Chicken math is not like ordinary math. It’s more like a pesky word problem with a nonsensical answer. It begins with owning six or so chickens which are cute and practical, providing eggs and entertainment daily.
A little adding and subtracting along with multiplying results in a multi-generation flock with a few other animals thrown in just because it seemed like a good idea at the time.
In our family, it all started with Bock-Bock, our first hen that didn’t mind being carried around for hours. Then, suddenly there was a big flock of chickens and other unexplained creatures on the farm like turkeys, guineas, peacocks and occasionally a steer for beef.
In our case, Bock-bock raised Hermoine, and then there were many generations of chickens without names running amok.
Having chickens has many rewards including reducing our amount of waste. They eat most of our table scraps, especially enjoying the fruit. Our chickens were free to roam, eating many bugs in our yard and the surrounding area.
We had to move them to a fenced area after a ruthless coyote attack. Also, too many animals didn’t mix with a desire to travel the country, so we started to thin the flock. Thinning the flock worked just fine in 2017 when egg prices plummeted to around a dollar for a dozen.
This was following the egg crisis in 2015 when 50.5 million birds died in response to avian influenza, bird flu. It was the summer when 4-H participants had to keep their birds at home; poultry was not permitted at county fairs.
In contrast, the current bird flu situation has affected over 57 million poultry including chickens, ducks and turkeys. Cases have been reported in all but three states in the United States. The CDC reports that infection of the brutal influenza kills 90-100% of chickens in as little as 48 hours.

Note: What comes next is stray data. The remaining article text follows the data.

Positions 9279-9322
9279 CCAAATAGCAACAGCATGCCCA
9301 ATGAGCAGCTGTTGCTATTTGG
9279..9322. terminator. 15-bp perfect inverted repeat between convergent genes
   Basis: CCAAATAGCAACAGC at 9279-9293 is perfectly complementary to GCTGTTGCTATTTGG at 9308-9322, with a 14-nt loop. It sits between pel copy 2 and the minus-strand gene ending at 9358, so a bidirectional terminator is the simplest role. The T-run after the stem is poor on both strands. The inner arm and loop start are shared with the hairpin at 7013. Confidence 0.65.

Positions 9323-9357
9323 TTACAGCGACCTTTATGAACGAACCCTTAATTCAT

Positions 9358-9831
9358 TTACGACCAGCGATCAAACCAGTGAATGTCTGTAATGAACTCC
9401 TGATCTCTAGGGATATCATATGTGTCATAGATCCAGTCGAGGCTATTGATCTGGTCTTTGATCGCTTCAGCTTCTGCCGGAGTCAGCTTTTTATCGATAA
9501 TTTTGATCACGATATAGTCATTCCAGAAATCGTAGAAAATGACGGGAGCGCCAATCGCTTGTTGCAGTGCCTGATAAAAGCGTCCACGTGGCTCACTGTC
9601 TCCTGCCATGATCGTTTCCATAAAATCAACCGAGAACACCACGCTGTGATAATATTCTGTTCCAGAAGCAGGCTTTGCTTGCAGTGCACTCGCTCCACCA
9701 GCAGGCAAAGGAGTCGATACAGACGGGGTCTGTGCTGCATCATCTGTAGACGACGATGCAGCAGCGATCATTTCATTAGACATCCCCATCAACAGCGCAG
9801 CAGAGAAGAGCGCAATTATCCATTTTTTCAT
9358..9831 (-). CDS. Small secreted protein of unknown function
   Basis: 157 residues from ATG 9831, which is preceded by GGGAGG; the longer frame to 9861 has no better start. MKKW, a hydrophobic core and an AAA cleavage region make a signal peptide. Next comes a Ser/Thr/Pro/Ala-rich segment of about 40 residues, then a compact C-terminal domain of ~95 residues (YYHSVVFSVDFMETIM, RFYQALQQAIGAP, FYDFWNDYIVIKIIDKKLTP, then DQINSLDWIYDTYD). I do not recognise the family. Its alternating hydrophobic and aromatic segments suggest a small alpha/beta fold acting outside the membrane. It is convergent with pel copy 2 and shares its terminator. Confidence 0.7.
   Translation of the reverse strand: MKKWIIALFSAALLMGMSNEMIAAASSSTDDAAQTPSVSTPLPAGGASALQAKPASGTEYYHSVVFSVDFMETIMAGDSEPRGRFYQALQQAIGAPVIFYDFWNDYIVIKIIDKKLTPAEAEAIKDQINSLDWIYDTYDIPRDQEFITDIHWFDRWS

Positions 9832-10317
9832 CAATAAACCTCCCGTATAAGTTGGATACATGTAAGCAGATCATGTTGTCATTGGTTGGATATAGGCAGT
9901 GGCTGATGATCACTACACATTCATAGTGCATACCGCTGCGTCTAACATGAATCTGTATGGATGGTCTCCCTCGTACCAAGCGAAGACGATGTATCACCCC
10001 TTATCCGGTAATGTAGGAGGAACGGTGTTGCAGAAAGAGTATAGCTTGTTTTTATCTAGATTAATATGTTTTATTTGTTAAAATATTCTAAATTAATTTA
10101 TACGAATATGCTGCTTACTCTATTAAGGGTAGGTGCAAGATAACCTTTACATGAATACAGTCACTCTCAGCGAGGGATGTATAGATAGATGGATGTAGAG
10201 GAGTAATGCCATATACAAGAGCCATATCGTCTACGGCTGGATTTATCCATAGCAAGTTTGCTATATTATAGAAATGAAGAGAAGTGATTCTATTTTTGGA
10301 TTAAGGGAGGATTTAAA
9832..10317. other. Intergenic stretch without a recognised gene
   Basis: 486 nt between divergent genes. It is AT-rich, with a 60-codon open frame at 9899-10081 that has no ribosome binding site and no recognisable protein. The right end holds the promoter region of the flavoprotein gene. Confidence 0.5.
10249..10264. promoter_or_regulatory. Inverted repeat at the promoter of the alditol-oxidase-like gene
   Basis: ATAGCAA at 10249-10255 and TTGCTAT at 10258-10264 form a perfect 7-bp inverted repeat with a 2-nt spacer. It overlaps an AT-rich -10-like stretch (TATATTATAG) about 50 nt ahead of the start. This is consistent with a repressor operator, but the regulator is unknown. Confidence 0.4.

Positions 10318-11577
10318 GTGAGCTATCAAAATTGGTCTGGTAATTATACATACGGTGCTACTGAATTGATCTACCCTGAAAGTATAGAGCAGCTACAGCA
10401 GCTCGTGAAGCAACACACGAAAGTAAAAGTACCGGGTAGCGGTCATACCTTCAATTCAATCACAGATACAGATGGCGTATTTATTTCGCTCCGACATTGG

Avian influenza usually appears during spring migration. However, the current bird flu broke out in September. Experts are predicting the high cost of eggs could last into the last quarter of 2023. The price is also dependent on rising feed and fuel prices.
The market price of chicken at grocery stores is not showing the same inflation. The cost of broilers is not affected at the same rate due to meat chickens reaching maturity faster. Broilers can be ready for slaughter in about 7-9 weeks whereas laying hens need around five months to reach egg-laying maturity.
Our previous backyard flock of layers was made up of Columbian wyandottes. The breed was chosen due to its hardiness in cold and heat and also because of its mild temperament.
Columbian wyandottes came onto the egg-laying scene at the World Fair in Chicago in the late 1800s, purely an American breed. With fluffy white feathers, a round body and a rose comb, they are quite attractive birds.
Back in August, we added prairie bluebelle eggers to our flock.
A mix of a white leghorn hen and an araucana rooster, prairie bluebell eggers lay unique blue eggs. It is a hybrid introduced in Hoover’s Hatchery catalog in 2019 and trademarked in 2021. At maturity, they will be around 4 pounds, laying medium-sized eggs.
Our birds are living up to the hype of being “active and docile.” We’re banking on a healthy hen laying 240 eggs a year. Our chicken math became complicated again when we realized one of the hens was actually a rooster! Oops!
The blue egg color is a result of two dominant genes. Since they are a hybrid breed, any offspring would have less likelihood of laying blue eggs. However, at this point in our economy, any eggs are considered gold!
Our grocery bill has me walking on eggshells, but I am hopeful our new hens will amp up production soon. We have to protect our nest egg in case of future inflation.
Thankfully, my husband made an eggcellent choice in August to purchase chicks. I won’t be placing all my eggs in the same basket but will continue to seek self-sufficiency in our current economy.
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